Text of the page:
The Future We Want in Africa is one that Includes All!
By Hannah Ondiek, Communication Intern
African Women’s Development and Communication Network (FEMNET)
5th June 2012 is the World Environment Day themed ‘Green Economy: Does it include you?’. What comes to many people’s minds on this day are trees, plants and making the world green. This is only part of it but there is a lot more to the environment than that.
It never really occurs to us but we use the environment for everything because everything around us is our environment. The chair you’re sitting on, the phone you’re using, your lunch today, the means you used to get to work, everything we do involves the environment. We never think we matter in the fight for our environment. Does it include you? My answer is yes it does, if you’re in college, keep your school clean, if you’re a vender make sure the area around you is clean, if you’re a teacher, teach children on taking care of their environment, policy makers can come up with better policies on sustainable development and help increase investment in this area, politicians have an obligation to lead in the protection of it; those are only a few examples of what we can do, wherever we are.
The late Nobel Laureate Prof. Wangari Mathaai once stated that “the nature is unforgiving”. Climate change is a major problem worldwide and something must be done NOW! We can be like in her words hummingbirds, like the little bird that did everything it could to stop the forest fire; you and I are not too small to make a difference:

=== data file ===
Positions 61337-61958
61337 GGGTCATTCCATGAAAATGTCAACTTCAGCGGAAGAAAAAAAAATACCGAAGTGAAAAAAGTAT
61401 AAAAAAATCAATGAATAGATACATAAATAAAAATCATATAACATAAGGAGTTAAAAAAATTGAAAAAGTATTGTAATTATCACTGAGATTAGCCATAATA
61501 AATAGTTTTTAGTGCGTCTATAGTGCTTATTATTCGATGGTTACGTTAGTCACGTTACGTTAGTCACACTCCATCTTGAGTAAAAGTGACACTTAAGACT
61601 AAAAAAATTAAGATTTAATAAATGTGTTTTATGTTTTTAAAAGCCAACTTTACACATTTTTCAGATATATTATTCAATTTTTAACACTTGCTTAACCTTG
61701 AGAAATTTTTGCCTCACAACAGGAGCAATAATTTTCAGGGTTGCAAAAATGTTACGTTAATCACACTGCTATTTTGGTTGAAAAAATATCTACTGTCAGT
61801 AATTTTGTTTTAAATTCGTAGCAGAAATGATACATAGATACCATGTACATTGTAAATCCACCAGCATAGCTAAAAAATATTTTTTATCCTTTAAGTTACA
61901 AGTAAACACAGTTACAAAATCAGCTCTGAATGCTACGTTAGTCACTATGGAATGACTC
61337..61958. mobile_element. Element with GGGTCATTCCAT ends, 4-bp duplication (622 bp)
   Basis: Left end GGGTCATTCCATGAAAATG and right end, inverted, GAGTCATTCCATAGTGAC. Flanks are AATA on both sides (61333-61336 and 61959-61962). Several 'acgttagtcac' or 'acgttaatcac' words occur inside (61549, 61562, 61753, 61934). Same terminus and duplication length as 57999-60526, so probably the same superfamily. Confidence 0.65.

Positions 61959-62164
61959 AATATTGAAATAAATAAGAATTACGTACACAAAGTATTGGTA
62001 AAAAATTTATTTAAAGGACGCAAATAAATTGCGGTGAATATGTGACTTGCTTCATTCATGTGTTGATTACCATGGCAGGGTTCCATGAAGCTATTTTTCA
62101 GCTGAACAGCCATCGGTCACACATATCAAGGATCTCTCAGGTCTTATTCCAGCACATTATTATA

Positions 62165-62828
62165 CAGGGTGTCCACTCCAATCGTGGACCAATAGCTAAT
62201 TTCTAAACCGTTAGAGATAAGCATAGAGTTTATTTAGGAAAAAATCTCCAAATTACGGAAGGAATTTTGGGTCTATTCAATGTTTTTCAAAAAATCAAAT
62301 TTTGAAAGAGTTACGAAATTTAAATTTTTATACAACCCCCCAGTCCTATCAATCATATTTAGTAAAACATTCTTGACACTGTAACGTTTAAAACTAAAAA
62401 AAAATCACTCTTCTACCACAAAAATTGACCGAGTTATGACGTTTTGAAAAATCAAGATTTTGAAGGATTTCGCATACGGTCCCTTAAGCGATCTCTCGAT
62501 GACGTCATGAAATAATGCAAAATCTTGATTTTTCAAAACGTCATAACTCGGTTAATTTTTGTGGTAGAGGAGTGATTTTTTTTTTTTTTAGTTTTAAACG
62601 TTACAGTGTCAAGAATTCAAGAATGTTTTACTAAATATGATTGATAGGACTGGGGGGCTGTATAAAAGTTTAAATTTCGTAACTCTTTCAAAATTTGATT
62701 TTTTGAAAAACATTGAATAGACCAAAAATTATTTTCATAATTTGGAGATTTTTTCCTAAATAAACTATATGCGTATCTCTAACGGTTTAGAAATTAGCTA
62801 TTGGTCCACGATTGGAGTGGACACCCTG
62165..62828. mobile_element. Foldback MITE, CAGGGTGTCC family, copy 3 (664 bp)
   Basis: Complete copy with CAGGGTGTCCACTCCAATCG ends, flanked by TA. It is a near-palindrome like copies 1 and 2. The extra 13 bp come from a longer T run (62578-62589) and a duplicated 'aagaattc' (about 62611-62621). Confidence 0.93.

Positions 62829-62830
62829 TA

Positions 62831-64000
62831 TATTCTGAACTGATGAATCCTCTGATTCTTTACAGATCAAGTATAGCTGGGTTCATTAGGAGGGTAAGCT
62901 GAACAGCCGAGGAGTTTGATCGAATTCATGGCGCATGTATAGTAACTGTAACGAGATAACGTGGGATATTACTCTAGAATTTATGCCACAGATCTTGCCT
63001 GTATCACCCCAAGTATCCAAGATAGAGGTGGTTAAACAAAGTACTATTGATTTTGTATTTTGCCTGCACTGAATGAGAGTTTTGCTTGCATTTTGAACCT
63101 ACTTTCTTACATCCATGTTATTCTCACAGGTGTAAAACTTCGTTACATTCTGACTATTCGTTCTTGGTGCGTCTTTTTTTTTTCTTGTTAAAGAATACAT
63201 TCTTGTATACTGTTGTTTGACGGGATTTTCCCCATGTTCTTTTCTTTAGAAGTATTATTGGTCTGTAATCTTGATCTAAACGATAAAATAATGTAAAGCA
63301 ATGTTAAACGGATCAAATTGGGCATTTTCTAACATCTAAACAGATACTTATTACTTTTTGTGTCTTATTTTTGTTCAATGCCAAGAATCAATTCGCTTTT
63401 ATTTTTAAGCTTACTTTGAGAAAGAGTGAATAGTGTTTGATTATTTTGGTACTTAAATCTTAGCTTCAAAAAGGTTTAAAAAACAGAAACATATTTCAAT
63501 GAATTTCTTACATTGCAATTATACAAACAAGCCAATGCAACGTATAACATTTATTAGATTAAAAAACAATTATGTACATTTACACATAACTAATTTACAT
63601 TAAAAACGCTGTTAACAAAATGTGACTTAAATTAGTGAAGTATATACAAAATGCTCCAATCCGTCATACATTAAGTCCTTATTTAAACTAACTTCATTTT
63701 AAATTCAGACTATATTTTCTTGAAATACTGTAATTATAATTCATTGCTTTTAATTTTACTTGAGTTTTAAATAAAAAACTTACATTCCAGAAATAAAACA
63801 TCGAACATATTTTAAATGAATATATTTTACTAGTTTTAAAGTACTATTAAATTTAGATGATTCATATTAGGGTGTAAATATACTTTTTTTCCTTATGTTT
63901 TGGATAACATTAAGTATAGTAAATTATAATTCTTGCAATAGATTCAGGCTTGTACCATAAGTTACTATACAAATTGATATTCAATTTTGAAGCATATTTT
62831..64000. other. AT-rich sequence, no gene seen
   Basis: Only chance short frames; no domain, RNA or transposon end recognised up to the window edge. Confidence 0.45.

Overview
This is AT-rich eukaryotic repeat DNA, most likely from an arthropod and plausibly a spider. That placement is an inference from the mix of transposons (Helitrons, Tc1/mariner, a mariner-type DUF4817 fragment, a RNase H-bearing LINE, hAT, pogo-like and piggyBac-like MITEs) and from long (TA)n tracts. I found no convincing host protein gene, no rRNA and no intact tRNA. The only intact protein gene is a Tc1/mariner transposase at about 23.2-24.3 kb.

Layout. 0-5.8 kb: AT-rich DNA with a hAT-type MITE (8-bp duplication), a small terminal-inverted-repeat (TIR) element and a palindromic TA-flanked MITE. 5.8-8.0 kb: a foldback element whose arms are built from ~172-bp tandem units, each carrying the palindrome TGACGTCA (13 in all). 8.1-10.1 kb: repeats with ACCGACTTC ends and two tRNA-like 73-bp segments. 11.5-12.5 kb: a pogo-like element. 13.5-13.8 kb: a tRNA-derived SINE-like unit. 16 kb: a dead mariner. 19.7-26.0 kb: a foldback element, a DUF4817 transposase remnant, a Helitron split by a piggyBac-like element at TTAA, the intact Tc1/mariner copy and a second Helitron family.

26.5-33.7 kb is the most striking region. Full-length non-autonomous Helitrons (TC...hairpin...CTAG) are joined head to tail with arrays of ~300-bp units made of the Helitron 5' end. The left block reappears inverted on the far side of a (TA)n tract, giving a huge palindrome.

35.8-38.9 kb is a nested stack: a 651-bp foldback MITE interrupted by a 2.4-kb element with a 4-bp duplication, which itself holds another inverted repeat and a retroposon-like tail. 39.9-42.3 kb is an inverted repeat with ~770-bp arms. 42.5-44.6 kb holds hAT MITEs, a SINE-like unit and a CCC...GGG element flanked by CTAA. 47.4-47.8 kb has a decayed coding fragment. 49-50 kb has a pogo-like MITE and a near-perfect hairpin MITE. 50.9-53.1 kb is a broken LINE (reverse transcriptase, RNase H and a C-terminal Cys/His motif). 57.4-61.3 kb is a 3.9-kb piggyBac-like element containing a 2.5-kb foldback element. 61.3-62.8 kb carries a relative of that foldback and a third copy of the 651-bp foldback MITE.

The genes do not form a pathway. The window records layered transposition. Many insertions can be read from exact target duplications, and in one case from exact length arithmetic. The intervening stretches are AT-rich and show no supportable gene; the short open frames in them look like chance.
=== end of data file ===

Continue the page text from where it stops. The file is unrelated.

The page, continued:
How many of us recycle, well, in the developed world this is a normal term but in developing countries it is something foreign to many except the few who take it upon themselves to do it. It is in the simplest things like recycling, not leaving water running, walking or cycling instead of using cars that burn fuel, using solar panels in homes instead of electric heaters, or in big things like constructing green environment friendly buildings. For more possible actions, click here.
The UN Environment Programme (UNEP) defines the Green Economy as one that results in improved human well-being and social equity, while significantly reducing environmental risks and ecological scarcities. In its simplest expression, a green economy can be thought of as one which is low carbon, resource efficient and socially inclusive. This means that it reduces pollution while still improving the lives of the human race and biodiversity. For more information, take a look at UNEP’s website.
As we look forward to the Rio+20 Summit on Sustainable Development from 20th – 22nd June 2012, whose themes will focus on (a) a green economy in the context of sustainable development and poverty eradication; and (b) the institutional framework for sustainable development, CSOs- including women’s rights activists are keen to see real outcomes and real efforts that improve the lives of the people and includes the participation and engagement by all – women and men, young and old, as well as those living in the urban and in the rural areas. This is the future we want!
Happy World Environment Day!!
Acknowledging that Africa is the most vulnerable continent to climate change despite having contributed the least in creatingLearn More